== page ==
|Mar 31, 2016|
What's the first TV show with a gay lead character?
Lots of people will say Ellen, because in the hue and cry around that show featuring its protagonist's coming out, most media outlets reported that Ellen would be the first gay protagonist of a network TV show. But this wasn't strictly accurate. She was the first lesbian protagonist, to be sure, but across the broad spectrum of TV's queer representation, there was actually another show that featured a gay man as its lead in the early 1980s.
This is the curious case of Love, Sidney, a show where the producers clearly intended the protagonist to be gay, and the TV movie that served as inspiration for the show essentially confirmed (if subtly) that he was gay, but the series could never actually just say he was gay and, indeed, sent him on dates with women from time to time, which it then used to suggest, subtly, that he was gay.
But it never had Sidney (played by Tony Randall) explicitly state that he was a gay man, within the canon of the series. So is he any more gay than the many, many other "assumed to be gay" characters from the first three decades of TV's life, who, nonetheless, were usually forced into relationships with people of the opposite sex?
I haven't seen a ton of Love, Sidney because, well, it's a pretty good era for seeing two season sitcoms from the early 1980s, but it's still hard to track them down. Indeed, it's much easier to watch the two-hour pilot movie that gave rise to the show (which you can do here). What I have seen is a solid enough sitcom for the era (which is one of the worst in TV comedy history), anchored by strong work from Randall and Swoosie Kurtz (who was Emmy nominated for both seasons of the show).
But you also have to sort of know you're watching the first sitcom with a gay lead to say, "Hey, this is of historical significance." And there's nothing wrong with that. Love, Sidney wasn't a ground-breaker because it was open about its protagonist's sexuality. No, it was a ground-breaker because it assumed that most adults would figure it out, so long as the hints were sufficiently strong. (One episode -- which I haven't seen -- ended with Sidney musing about a lost love to a woman he was on a date with, then panned over to a photo of a man. You'd have to be pretty blinkered not to get it.)
And yet in the era, people mostly talked around the show's central topic. I'm sure more than enough people understood what Love, Sidney was about (especially if they'd seen that TV movie), but it was otherwise pretty easy to avoid mentions of homosexuality altogether. Here, for instance, is the New York Times' review of the pilot, which describes Sidney in coded adjectives (like "fastidious") but doesn't really come out and say what it's dancing around.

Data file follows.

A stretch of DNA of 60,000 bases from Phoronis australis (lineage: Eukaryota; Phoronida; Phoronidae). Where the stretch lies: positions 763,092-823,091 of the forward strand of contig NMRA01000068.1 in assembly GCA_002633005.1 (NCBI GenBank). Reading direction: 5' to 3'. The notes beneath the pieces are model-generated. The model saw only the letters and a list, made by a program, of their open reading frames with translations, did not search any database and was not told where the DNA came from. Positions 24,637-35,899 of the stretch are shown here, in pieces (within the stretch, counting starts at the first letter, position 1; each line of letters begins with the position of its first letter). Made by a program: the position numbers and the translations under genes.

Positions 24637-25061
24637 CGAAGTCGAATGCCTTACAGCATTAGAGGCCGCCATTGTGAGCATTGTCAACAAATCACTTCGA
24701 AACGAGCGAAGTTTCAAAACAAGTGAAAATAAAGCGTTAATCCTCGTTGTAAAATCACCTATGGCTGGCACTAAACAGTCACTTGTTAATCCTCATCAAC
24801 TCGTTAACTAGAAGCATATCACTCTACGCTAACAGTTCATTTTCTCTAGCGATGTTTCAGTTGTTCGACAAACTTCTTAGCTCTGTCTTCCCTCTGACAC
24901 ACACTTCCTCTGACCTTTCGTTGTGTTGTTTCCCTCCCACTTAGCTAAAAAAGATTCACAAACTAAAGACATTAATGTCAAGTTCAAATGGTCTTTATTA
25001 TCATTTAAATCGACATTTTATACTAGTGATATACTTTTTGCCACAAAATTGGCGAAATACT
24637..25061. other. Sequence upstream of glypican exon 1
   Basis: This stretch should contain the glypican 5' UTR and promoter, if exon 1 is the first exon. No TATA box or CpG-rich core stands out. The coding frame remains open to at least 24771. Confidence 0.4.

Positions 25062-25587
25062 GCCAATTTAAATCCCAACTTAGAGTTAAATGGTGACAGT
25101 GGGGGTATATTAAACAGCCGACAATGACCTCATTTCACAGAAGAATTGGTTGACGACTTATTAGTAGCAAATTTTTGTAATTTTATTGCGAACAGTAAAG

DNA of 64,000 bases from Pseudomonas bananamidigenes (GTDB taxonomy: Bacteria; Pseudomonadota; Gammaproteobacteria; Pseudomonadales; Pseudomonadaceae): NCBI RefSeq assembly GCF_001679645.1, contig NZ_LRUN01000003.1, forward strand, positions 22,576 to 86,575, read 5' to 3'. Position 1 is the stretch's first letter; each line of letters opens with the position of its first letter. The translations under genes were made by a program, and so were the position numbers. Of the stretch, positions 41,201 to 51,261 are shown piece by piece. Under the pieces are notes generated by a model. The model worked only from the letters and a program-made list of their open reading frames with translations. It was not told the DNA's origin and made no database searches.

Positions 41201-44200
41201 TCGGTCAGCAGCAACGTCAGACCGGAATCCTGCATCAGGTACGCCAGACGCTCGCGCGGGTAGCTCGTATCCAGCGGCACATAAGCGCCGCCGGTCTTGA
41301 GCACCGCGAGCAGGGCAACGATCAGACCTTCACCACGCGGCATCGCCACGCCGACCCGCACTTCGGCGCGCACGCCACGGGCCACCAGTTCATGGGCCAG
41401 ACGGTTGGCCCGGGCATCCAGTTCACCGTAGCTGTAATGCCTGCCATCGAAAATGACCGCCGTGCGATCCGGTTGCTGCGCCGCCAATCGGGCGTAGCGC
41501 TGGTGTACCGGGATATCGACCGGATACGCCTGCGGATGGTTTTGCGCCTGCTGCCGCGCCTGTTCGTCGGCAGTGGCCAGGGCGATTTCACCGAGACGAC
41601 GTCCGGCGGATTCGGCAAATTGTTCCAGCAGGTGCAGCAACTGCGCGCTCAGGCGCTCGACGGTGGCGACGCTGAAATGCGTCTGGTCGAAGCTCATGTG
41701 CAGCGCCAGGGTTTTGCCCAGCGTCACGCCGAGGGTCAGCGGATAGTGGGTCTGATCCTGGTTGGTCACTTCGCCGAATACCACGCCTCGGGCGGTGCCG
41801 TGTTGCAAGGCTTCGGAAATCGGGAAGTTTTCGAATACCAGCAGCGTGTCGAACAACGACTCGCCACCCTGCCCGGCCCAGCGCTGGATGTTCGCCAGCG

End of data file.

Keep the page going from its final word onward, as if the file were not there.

And this is a thing I've found happens a lot with issues of sexuality and gender. Once you know what to look for, it's easy to spot the barely veiled subtext all around you. But when you don't really conceptualize of those things as things, well, it's easy to just completely miss the boat, no matter how explicit the text is. Which is where Love, Sidney sort of found itself.
Of course, there was some controversy when the show debuted, which likely led to its choice to make Sidney's sexuality a very subtle part of the show. (That said, it's hard to track down references to what that controversy was.) But the longer the show ran -- and the fewer viewers who watched it -- the more emboldened the show became to be more open about who Sidney actually was.
All of which leads to 2016, where Love, Sidney is a pioneering show, but one that most people haven't seen and the kind of pioneer it's a little harder to celebrate than, say, Ellen saying into a live microphone, "I'm gay," while Laura Dern turns back to smile at her. One is a moment of being out and proud; the other is told in a code that defined American social mores for decades.
And yet there's something radical about Love, Sidney all the same, beyond its mere existence. No, this is a show about a gay man who is helping a friend raise her child. They all live together. Both Sidney and his friend adore that little moppet. And she can turn to either of them for advice.
If you remember whatever brief history of the LGBT civil rights movement you have, you'll know that one of the most common fear-mongering tactics when it came to LGBT citizens was that they would corrupt your children with their awful ways. Never mind that this was a ridiculous idea. The fact that most LGBT Americans led closeted lives, or were sequestered in a handful of neighborhoods in urban areas, made it easier for these falsehoods to spread.
But Love, Sidney suggests that, at the very least, a gay man can be an active presence in a young girl's life, and, indeed, a force for good, someone who can give advice and help a kid through tough times. Giving children shoulders to cry on, somewhere to turn, is one of the most human things we can do, and Love, Sidney's most gently radical idea was suggesting that, yes, LGBT folks could be right there, in the human project that is making sure the next generation knows right from wrong.
Love, Sidney's place in history feels, from 2016, a little like a curio. But that doesn't change the way it quietly pushed back against damaging lies, told from on high. It didn't have a microphone, but it had a quiet conversation and agreeable laughter. Sometimes, that's enough.
Episodes is published at least three times per week, and more if I feel like it. It is mostly about television, except when it's not. Suggest topics for future installments via email or on Twitter. Read more of my work at Vox Dot Com.